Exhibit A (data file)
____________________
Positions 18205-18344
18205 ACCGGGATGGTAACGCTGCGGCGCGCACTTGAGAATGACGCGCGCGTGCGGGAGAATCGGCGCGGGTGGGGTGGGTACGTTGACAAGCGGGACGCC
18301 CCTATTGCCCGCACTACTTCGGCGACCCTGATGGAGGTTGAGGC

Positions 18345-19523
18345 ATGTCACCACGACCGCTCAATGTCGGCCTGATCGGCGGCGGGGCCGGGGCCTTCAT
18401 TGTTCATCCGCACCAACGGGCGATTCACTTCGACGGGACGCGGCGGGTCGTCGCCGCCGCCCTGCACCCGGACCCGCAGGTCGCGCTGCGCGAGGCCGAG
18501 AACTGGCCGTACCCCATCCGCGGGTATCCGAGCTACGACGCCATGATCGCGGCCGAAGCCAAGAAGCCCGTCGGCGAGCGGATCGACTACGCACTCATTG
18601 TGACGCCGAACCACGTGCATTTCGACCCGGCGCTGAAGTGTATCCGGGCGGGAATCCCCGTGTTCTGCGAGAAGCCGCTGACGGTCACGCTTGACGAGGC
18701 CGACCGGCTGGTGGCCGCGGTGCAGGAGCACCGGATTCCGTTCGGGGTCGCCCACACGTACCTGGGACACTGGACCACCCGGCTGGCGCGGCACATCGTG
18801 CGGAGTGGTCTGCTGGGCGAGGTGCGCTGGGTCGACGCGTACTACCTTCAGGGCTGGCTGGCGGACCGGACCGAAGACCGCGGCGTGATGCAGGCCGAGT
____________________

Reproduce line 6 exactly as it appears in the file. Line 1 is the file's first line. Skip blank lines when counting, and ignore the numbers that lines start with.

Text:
18401 TGTTCATCCGCACCAACGGGCGATTCACTTCGACGGGACGCGGCGGGTCGTCGCCGCCGCCCTGCACCCGGACCCGCAGGTCGCGCTGCGCGAGGCCGAG